Rituals Matching Local Delineatio­ns of Right and Wrong

Zangnam, a simple stone shrine in brick red color, is dedicated to the Buddhist oracle, Changmen. The shrine witnessed rituals based on the knowledge level matching the local developmen­t phase of the correspond­ing period or the period-specific delineatio­ns of right and wrong. Locals offered the heart of a sacrificed child to the oracle on Losar (New Year) in the bygone era(s). Although, slowly, the disdainful ritual was abandoned yet sacrifices continued. A sheep was offered to seek the blessings. These sacrifices completely stopped with successive social and other developmen­ts. But still a symbolic heart is offered: the heart made of flour.

Only opening to the temple was a set of facial features: three round holes - two for eyes - and almost parallel horizontal space for lips in white color. The opening was crowned with a short yellow curtain like a toran. Visitors could not enter the shrine. The opening offered a peek at the statue of the oracle wearing multiple flags on the head. Red color statue had wide eyes and an open mouth baring big teeth.

A short white and black pillar stuffed with dry stems crowned the shrine. In front of the shrine, the eye sockets in the facial skeleton of an ibex were plugged with stones. The long horns had quite symmetrica­l annuli, growth rings indicating the age of the ibex. Each true ring in the downward

curved horns represents a year.

Locals may light a lamp at the wish-granting shrine while crossing it. However, there are no hard and fast rules. A simple shrine of local materials reminds that devotion does not require bells and whistles. A short debris laden trail connecting the shrine and the road is “motorable.”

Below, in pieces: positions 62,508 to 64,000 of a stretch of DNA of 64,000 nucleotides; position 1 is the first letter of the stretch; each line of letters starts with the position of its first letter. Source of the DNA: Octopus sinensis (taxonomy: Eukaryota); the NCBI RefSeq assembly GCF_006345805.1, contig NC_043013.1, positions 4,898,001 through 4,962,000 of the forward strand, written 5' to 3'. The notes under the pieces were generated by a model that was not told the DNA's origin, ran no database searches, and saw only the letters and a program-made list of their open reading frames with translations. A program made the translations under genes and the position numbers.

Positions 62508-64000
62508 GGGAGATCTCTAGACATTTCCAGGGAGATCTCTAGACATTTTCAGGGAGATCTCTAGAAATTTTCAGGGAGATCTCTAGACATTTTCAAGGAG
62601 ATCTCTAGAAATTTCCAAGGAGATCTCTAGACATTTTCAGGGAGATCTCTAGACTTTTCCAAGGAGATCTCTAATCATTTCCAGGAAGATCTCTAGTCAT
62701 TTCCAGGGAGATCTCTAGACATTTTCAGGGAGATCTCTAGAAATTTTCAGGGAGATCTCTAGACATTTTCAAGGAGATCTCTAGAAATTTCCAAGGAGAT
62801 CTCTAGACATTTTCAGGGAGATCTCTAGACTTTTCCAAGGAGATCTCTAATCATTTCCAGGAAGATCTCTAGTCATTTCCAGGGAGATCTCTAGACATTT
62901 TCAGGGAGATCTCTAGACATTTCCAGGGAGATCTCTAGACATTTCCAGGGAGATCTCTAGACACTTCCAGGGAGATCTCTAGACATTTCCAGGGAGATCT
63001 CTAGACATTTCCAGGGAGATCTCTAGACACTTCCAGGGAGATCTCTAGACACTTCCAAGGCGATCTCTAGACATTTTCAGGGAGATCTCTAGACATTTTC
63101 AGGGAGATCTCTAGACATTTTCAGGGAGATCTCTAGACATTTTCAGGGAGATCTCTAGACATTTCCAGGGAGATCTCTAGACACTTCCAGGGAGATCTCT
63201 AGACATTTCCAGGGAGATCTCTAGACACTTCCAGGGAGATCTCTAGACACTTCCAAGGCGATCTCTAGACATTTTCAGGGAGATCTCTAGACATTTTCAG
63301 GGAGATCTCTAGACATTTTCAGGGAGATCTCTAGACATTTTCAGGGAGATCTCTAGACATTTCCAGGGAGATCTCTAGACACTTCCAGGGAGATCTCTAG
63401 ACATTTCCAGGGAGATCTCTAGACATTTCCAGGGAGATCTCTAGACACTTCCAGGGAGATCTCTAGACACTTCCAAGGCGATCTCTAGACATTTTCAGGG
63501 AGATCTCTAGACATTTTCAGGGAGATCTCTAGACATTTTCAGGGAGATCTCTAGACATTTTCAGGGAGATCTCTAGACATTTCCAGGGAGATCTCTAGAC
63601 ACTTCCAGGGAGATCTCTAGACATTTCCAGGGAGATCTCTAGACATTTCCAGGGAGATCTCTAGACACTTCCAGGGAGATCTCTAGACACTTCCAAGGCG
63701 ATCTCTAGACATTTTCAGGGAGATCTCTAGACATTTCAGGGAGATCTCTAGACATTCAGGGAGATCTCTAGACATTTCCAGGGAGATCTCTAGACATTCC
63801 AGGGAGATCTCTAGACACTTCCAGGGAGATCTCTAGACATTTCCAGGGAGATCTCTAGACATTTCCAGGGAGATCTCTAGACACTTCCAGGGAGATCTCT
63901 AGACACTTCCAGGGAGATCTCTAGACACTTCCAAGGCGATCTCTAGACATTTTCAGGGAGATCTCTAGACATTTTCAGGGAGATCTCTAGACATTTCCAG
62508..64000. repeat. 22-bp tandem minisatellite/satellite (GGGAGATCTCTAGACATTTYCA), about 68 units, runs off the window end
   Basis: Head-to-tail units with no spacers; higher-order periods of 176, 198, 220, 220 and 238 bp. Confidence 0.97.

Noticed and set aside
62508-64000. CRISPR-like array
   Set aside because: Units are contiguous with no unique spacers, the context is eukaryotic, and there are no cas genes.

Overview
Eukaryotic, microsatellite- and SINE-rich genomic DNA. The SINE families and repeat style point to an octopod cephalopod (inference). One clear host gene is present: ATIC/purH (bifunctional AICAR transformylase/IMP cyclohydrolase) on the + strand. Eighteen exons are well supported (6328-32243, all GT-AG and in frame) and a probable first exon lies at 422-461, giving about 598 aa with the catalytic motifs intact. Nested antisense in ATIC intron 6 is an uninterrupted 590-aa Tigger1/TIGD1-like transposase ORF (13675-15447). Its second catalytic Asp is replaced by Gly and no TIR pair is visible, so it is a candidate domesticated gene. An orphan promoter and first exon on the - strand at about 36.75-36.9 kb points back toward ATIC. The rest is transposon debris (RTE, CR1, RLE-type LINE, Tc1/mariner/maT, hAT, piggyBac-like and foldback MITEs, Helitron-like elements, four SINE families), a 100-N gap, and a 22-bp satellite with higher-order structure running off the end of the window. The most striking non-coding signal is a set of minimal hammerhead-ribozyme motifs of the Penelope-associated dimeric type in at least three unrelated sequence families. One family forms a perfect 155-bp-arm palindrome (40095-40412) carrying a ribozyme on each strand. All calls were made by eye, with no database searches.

The area around the shrine is also called Zangnam where another old myth (See An Indigenous Integrity Meter) breeds. The locality houses faint records of ancient art preserved on a rock. All rules that are followed in a religious shrine apply to this special rock. For instance, do not climb the rock. *

Innate Merits of Ordinary Rocks: An Indigenous Integrity Meter

A pair of rocks along the road does not hold any merit for visitors. A visitor ignorant of the fables about mysterious powers of so ordinary rocks may not even look at them until locals share the fables.

One of these rocks may invite attention of the observant geologists or geographer­s. They may study signs of erosional agencies responsibl­e for the “window” between the bottom of the rock and the ground. The fable says a person with integrity irrespecti­ve of the size would crawl through the “window” and emerge on the other end.

At first glance, I doubted the logic because a fat person cannot crawl through it. So, all fat people lack integrity. But, how true is this simple conclusion? I shared my doubts with the driver who showed me the window, asked me to try the native meter, and boasted he could crawl. So, he is a man of integrity.

Of late, I wondered about the integrity meter; why not try the meter on all the politician­s. The results would be amusing and revealing. *

Native (Rocky) Canvas

Line drawings etched on a rock beside the road may not follow sophistica­ted art rules used by known artists. Even so, the simple expression records some of the ancestral skills and knowledge. Its proximity to the old silk route adds a cultural and historical merit.

Various weathering agencies fade the yellowisho-cherish drawings daily. Experts or careful repeat observatio­ns can help in identifyin­g subjects and themes of the drawings. On top of the rock face overlookin­g the road, a row of ibexes is drawn. The size of ibexes decreases from one edge of the rock to the other as in a perspectiv­e drawing. The big downward curved horns have age-representa­tive growth ring marks as well. Eyes and other features are not visible.